Does the hospitalization of patients with acute problems at the end of life add to their suffering?
Suffering, which is different from pain, occurs when a person experiences a threat to their wholeness as a person. It may occur because of myriad experiences, including medical treatments. The experience of acute hospitalization of patients near death can worsen their suffering. Avoiding futile measures, treating them with respect and dignity, and attending to the unpleasant milieu of the hospital environment may decrease this unnecessary suffering.(LOE = 4)
Overuse alert: This POEM aligns with Choosing Wisely Canada's serious illness conversation initiative.
Plan de l'etude:
Self-funded or unfunded
Inpatient (ward only)
This study was conducted in a single ward of a medium-sized hospital. One investigator is an experienced palliative care nurse who specifically studied the care of 11 patients thought to be in the last few weeks of their life who were admitted for an acute problem. That investigator, who collected all the data for this ethnographic study, took extensive field notes on the care of these patients, as well as on discussions held during nursing shift changes and informal interviews with patients, staff, and visitors. The authors used inductive coding to develop themes that identified ways in which acute care increased patient suffering. Iatrogenic factors that increased suffering included the use of interventions that were subsequently deemed to have been unnecessary or burdensome (eg, initiating tube feeding in an unresponsive patient with heart and renal failure who died within 4 days of the tube placement). Interactional iatrogenesis occurred when patient suffering was worsened through uncompassionate, objectifying, or patronizing interactions, such as addressing an adult patient as if he or she were a child. Environmental iatrogenesis increased suffering when the physical environment, and how it was experienced, appeared to exacerbate suffering (eg, undesirable noises or smells that bothered patients without seemingly being noticed by staff). The data were later shared with staff, and while they found the feedback challenging to hear, they found the experience instructive.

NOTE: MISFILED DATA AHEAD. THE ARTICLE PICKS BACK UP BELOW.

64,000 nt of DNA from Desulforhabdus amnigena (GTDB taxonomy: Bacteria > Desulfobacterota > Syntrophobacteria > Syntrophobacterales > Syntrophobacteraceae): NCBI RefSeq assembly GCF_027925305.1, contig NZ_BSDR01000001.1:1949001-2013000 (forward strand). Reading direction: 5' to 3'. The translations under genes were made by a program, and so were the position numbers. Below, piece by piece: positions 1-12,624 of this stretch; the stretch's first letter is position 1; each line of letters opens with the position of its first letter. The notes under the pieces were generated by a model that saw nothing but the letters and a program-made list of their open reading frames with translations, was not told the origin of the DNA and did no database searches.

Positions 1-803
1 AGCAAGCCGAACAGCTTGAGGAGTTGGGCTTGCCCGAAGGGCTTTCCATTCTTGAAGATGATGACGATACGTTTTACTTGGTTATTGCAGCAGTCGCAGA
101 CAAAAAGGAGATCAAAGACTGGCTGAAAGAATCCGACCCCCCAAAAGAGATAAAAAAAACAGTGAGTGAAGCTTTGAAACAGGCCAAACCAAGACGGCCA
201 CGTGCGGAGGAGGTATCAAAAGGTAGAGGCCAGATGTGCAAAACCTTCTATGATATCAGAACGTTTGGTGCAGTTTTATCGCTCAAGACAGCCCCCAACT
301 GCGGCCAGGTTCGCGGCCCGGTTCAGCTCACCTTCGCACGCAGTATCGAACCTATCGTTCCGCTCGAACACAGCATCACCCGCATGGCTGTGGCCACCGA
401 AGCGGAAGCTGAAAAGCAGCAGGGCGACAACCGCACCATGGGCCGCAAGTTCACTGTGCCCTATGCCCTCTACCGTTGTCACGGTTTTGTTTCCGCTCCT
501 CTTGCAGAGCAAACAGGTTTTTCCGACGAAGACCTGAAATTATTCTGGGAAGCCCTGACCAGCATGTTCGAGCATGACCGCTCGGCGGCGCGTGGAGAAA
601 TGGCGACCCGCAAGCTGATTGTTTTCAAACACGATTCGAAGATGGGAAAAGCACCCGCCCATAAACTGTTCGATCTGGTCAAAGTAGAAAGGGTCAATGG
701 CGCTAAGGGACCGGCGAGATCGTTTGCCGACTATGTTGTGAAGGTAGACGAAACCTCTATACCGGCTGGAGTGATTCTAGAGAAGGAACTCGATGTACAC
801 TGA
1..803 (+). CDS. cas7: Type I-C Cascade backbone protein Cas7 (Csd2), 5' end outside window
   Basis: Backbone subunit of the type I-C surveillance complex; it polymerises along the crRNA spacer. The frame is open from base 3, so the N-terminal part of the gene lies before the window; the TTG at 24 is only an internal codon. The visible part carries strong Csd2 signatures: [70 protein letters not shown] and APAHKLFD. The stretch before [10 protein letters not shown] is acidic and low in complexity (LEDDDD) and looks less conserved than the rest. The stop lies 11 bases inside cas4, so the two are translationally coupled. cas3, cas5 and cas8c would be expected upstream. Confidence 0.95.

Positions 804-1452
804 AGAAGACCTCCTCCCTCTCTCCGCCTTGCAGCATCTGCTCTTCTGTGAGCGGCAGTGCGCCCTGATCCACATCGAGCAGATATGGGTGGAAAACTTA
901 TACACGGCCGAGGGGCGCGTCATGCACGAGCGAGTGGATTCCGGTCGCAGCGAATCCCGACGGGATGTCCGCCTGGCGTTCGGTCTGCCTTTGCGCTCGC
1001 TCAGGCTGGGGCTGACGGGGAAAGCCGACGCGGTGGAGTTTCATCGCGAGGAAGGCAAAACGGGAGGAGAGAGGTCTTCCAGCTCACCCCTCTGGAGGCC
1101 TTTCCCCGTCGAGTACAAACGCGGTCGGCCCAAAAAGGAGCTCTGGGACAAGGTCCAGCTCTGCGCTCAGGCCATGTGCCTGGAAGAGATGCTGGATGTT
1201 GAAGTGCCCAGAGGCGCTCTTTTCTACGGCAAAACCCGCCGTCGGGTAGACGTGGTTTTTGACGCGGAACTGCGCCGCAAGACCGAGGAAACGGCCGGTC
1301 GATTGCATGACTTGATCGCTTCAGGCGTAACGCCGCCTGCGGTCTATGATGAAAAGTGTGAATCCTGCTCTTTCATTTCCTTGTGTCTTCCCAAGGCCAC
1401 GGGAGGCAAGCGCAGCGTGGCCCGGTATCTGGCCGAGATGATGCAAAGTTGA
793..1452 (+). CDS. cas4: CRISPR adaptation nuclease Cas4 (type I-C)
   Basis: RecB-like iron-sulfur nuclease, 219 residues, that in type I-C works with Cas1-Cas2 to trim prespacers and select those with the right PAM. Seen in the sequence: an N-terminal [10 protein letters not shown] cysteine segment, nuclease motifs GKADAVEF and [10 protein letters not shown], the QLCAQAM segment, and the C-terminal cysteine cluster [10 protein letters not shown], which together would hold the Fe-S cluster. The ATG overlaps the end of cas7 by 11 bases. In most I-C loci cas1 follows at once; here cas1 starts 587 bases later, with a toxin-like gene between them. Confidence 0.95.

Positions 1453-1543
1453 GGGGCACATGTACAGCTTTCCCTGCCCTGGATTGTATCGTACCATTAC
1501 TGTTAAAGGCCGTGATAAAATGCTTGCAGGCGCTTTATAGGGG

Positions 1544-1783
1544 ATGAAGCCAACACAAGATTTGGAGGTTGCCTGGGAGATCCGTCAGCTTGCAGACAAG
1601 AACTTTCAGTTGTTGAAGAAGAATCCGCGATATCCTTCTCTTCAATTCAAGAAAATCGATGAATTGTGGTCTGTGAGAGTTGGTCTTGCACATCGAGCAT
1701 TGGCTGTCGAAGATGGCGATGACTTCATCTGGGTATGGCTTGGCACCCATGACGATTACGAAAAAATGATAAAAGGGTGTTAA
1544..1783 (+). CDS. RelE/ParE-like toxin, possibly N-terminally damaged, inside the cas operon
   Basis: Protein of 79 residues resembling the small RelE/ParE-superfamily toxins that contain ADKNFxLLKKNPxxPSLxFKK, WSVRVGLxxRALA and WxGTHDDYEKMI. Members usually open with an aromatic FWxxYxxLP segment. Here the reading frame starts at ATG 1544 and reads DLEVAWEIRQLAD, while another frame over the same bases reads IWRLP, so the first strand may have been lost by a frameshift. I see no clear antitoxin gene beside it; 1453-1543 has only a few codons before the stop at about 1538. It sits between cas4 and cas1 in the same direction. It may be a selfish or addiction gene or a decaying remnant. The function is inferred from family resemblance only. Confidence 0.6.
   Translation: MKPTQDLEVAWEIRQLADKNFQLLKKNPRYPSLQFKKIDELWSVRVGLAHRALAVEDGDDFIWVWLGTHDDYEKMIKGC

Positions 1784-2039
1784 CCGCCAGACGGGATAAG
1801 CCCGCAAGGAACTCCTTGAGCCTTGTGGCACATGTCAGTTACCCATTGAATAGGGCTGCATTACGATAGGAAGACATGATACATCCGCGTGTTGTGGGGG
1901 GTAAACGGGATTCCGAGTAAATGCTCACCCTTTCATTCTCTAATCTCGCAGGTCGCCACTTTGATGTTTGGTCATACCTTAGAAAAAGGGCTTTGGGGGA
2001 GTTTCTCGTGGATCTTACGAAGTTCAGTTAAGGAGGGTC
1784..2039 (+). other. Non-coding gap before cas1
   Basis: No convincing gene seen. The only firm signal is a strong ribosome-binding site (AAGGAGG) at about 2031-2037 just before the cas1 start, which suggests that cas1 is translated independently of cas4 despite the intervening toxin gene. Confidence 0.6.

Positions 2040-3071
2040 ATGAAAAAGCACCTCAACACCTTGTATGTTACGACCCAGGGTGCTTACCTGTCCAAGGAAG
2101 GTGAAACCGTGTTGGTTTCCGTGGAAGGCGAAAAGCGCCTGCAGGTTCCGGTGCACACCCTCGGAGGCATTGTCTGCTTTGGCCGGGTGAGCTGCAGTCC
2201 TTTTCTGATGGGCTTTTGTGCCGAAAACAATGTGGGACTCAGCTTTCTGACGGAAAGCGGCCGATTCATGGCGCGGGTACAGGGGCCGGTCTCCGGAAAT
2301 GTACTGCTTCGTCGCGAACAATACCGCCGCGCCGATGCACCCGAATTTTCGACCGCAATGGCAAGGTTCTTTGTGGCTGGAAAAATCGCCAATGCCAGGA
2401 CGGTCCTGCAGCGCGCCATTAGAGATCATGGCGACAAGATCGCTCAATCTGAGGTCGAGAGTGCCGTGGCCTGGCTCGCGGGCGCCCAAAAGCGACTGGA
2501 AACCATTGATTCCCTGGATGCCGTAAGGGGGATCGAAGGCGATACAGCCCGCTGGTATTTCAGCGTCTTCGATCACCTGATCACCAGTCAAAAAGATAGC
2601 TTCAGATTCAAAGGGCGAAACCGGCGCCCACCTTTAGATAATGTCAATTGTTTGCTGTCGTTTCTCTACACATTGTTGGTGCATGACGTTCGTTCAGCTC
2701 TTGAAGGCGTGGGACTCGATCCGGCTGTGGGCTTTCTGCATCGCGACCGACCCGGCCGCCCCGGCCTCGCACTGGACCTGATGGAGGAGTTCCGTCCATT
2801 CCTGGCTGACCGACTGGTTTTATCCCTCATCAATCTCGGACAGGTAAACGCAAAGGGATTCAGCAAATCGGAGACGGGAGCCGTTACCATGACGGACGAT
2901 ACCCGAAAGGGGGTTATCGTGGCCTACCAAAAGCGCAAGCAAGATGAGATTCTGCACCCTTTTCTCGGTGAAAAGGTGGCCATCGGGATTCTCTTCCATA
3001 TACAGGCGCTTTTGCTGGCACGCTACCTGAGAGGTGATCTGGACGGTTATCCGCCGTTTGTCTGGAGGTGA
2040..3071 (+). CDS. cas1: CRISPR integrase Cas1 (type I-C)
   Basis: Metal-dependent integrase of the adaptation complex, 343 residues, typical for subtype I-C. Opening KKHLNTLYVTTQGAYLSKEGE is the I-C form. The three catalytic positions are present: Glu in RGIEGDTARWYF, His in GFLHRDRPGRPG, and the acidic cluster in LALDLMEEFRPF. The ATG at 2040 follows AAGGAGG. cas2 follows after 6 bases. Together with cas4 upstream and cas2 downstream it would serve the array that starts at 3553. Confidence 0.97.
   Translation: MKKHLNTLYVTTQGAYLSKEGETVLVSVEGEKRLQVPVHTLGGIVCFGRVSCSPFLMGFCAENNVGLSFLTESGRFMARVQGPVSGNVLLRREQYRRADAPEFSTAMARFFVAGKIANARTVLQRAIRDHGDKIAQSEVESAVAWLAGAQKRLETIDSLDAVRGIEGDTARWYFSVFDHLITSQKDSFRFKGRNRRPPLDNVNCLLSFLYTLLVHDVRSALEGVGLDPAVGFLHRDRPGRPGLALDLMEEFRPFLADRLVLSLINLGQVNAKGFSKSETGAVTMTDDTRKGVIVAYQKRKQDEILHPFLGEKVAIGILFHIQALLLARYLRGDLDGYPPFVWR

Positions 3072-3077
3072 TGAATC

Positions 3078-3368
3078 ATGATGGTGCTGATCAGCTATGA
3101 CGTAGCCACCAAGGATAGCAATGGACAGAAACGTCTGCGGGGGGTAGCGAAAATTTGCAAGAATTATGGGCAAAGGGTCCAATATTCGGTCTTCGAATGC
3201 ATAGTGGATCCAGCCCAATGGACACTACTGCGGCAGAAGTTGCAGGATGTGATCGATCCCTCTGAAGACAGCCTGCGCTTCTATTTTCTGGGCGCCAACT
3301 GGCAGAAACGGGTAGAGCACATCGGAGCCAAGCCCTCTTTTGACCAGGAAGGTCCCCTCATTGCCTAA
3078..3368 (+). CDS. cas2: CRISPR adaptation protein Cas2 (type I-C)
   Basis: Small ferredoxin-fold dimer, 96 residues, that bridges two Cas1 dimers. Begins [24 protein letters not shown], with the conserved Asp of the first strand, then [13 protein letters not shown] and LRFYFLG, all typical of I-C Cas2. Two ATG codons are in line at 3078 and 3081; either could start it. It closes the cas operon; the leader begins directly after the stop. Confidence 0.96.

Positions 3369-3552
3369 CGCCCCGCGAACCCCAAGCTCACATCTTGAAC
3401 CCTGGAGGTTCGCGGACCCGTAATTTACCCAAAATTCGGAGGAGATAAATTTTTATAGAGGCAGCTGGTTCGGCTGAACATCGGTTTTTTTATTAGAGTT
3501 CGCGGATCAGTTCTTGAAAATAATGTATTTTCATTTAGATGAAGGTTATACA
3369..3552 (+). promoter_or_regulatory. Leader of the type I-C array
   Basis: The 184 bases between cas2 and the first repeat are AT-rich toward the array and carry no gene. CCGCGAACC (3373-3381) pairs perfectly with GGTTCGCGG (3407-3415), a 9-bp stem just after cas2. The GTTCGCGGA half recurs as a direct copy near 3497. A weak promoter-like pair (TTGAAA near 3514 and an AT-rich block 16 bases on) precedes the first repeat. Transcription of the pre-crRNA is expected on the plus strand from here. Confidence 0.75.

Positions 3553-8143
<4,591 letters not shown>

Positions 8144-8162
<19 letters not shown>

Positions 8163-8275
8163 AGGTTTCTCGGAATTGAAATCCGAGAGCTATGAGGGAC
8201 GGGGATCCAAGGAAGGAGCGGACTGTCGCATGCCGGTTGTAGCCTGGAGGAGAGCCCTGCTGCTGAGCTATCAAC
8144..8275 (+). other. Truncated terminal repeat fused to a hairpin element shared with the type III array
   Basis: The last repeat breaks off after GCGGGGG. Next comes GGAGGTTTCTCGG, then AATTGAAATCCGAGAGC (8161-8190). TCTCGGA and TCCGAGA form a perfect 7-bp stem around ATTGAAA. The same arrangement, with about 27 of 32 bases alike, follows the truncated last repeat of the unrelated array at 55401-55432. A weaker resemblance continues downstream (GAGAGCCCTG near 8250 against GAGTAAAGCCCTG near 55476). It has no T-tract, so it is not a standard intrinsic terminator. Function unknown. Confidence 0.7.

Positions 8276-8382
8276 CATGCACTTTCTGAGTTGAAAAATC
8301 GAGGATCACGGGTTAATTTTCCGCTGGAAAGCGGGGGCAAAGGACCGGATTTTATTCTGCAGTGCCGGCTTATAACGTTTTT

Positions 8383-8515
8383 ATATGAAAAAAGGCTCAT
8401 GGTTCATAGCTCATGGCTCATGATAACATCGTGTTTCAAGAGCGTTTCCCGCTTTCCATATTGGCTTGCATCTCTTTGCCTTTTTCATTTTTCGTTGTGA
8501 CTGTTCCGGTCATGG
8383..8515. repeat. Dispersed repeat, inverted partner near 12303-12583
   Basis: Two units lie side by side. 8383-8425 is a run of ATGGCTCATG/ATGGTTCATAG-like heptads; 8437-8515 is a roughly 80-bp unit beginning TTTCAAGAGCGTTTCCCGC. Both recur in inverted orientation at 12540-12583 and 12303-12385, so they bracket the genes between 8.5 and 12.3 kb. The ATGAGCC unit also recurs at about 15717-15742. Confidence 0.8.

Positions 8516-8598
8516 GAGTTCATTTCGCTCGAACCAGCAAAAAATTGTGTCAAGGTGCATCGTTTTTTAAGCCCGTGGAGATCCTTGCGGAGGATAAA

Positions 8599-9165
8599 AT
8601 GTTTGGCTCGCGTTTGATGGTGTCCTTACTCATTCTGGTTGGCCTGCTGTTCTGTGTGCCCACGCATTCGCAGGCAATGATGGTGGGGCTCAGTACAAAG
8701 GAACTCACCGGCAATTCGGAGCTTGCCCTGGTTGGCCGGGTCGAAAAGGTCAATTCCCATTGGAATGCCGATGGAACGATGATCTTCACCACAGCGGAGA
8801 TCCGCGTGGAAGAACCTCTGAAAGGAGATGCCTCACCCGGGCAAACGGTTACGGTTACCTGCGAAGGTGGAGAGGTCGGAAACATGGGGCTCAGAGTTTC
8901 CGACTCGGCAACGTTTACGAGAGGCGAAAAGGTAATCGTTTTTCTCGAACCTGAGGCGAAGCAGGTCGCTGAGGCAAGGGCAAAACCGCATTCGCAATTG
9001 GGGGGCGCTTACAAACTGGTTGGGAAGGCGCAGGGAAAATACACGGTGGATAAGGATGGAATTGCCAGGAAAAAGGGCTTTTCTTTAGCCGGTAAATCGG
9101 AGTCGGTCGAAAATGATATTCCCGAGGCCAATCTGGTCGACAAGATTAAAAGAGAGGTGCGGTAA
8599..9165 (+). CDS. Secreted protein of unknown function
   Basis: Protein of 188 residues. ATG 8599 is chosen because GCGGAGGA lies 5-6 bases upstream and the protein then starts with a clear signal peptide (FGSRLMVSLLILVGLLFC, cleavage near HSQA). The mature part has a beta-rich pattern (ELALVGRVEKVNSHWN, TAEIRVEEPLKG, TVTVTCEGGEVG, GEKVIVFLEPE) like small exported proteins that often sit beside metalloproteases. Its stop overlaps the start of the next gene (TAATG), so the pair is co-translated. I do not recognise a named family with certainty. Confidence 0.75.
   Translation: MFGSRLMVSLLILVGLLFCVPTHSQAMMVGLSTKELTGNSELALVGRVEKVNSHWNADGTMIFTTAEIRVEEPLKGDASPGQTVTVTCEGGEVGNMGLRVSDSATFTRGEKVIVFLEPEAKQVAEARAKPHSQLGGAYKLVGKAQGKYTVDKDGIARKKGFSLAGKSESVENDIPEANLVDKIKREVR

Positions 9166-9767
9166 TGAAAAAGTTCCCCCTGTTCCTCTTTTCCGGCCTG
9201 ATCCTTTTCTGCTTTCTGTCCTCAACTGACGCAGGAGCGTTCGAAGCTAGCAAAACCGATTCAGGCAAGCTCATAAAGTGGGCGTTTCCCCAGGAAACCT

Allen F. Shaughnessy, PharmD, MMedEd
Professor of Family Medicine